The next night, high atop the downtown Sheraton, our hidden cameras captured another reception offering an incredible view of the setting sun, along with free food and free drinks.
This tab was picked up by short-term lenders who who rake in tens of millions of dollars every year charging sometimes exorbitant interest rates to the state's poorest residents.
And almost every night, there's some event from some group that wants to curry favor with your lawmakers.
"I think it's mostly designed to provide access to the legislators for those special interest groups," Martin Daniel said.
NewsChannel 5 Investigates noted, "They're doing it to try to influence legislation."
"In a subtle manner," Daniel acknowledged.
"You don't see a lot of overt lobbying at those receptions. It's more of a friendship, introduction type of thing."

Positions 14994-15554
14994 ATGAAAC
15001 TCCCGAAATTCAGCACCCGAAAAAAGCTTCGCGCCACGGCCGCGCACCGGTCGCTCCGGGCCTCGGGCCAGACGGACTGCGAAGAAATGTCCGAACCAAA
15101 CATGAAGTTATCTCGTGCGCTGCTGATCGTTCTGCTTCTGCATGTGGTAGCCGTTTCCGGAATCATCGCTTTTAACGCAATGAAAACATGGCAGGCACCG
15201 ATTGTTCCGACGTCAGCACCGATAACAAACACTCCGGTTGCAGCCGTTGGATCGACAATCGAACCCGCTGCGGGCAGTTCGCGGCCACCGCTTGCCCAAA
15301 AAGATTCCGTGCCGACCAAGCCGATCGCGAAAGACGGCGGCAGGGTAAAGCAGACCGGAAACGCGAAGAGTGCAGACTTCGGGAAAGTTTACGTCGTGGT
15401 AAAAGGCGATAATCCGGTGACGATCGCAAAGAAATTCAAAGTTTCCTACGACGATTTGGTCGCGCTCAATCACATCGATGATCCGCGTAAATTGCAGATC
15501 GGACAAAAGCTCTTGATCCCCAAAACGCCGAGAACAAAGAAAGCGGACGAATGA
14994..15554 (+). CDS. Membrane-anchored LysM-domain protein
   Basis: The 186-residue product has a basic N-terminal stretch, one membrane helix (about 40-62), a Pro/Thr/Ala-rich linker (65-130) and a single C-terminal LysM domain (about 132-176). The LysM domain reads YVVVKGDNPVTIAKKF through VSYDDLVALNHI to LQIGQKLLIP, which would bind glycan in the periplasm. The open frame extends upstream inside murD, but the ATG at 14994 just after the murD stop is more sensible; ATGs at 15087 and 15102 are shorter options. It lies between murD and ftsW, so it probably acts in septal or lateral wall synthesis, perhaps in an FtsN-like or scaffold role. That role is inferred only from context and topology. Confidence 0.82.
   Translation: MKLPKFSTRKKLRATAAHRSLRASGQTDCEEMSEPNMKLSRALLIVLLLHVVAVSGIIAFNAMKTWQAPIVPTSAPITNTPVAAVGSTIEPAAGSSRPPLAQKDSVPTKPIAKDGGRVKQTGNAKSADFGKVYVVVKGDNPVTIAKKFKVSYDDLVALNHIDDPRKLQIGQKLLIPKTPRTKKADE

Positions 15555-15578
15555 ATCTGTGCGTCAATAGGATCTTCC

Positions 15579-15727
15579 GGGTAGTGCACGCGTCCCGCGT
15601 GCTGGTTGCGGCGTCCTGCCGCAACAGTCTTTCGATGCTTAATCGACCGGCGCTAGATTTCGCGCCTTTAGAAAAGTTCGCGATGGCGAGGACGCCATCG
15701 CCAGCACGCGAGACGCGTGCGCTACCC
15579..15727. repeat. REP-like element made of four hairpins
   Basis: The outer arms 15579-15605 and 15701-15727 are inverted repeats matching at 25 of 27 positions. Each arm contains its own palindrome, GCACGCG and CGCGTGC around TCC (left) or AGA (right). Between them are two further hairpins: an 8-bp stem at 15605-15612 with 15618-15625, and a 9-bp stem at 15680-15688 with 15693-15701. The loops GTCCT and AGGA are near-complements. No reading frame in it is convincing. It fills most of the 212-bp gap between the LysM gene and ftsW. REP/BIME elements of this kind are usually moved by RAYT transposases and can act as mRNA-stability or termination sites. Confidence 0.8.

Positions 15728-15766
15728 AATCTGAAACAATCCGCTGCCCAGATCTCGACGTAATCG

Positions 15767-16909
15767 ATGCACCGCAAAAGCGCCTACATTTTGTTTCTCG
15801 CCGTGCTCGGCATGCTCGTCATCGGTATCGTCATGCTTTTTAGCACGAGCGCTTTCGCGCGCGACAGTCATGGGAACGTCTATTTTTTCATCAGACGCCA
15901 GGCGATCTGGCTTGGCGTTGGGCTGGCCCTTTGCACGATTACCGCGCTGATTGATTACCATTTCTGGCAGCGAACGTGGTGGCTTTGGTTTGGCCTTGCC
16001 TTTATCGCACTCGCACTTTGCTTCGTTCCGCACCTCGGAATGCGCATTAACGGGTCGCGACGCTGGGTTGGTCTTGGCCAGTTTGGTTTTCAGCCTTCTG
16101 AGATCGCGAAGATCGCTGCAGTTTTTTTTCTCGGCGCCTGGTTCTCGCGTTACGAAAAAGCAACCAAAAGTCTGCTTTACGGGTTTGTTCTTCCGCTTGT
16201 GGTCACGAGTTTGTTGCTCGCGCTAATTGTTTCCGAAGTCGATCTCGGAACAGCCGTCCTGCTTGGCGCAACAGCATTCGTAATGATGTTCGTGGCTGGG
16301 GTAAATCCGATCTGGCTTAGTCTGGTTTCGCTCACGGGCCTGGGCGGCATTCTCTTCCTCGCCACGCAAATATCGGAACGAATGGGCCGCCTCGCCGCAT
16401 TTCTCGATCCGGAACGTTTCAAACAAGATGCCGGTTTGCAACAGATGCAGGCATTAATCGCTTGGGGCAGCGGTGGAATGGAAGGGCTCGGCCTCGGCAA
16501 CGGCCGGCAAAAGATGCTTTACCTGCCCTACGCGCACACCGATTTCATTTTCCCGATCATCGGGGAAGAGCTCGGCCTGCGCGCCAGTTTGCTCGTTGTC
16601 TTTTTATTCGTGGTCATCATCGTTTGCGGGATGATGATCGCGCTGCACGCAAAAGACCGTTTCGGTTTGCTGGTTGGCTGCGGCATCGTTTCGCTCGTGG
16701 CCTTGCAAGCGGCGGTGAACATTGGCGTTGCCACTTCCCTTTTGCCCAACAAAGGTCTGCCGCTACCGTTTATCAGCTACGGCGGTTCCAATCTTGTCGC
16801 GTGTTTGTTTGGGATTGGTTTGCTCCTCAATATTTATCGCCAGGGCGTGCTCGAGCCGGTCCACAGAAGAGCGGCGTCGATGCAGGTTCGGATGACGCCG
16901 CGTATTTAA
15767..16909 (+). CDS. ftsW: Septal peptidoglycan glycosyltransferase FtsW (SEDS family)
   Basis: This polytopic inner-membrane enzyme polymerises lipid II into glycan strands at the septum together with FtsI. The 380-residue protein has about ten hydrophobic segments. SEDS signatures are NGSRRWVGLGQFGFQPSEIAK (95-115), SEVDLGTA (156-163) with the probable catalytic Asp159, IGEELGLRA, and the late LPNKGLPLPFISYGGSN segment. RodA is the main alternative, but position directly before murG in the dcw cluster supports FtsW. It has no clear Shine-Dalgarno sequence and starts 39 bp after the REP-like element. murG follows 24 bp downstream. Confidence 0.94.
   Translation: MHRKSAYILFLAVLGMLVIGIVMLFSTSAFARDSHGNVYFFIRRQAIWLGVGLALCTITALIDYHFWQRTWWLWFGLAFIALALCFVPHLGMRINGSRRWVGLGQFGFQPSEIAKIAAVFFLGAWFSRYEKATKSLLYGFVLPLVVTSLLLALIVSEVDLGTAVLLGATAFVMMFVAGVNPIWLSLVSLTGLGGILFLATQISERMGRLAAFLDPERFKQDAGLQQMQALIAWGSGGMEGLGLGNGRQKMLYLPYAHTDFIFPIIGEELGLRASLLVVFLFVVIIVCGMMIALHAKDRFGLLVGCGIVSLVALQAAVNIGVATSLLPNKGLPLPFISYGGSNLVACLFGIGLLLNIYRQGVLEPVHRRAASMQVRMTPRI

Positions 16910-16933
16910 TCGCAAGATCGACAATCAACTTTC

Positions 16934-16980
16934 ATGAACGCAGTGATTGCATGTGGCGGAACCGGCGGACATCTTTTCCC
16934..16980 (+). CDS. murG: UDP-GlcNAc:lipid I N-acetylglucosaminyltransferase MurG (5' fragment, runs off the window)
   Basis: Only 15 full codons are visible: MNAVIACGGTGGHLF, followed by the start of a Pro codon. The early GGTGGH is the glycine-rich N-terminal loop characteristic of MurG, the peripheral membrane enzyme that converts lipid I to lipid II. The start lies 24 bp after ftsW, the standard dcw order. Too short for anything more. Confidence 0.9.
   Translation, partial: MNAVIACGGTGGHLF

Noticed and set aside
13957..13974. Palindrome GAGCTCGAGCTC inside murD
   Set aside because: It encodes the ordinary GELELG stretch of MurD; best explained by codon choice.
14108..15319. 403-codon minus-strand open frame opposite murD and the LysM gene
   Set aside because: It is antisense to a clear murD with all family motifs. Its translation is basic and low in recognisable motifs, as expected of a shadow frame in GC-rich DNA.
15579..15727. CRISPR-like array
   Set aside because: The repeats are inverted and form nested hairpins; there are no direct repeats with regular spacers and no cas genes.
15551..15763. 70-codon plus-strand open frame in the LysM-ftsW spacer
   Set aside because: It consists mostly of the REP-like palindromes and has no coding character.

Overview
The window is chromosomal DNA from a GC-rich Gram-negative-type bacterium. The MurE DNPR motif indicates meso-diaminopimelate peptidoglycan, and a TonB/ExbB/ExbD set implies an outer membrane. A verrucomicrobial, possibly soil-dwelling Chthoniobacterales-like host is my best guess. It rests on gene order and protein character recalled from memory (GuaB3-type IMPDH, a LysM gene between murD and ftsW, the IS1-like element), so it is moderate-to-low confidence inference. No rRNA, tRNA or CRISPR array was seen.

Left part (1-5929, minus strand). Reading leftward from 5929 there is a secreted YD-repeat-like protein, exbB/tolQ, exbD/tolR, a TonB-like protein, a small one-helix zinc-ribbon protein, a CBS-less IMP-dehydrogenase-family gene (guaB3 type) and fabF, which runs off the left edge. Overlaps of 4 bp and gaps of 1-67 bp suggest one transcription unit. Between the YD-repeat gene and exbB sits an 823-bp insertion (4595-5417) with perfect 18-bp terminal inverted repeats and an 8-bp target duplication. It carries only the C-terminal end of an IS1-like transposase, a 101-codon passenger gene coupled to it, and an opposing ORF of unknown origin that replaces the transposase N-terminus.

Among the biggest spenders, according to NewsChannel 5's analysis, are the state's hospital industry, spending an estimated $10 million over five years. That estimate includes the Tennessee Hospital Association, as well as individual hospital chains.
NewsChannel 5 Investigates provided those estimates to the Tennessee Hospital Association, which declined our request for an on-camera interview about what the industry views as the power of its money.
It's a group that Daniel took on, trying to force more competition that he argued could drive prices down.
"When you try to propose legislation that one might think is in the best interest of the state and of its people, you run into well-funded lobbyists who try to persuade legislators otherwise," he recalled.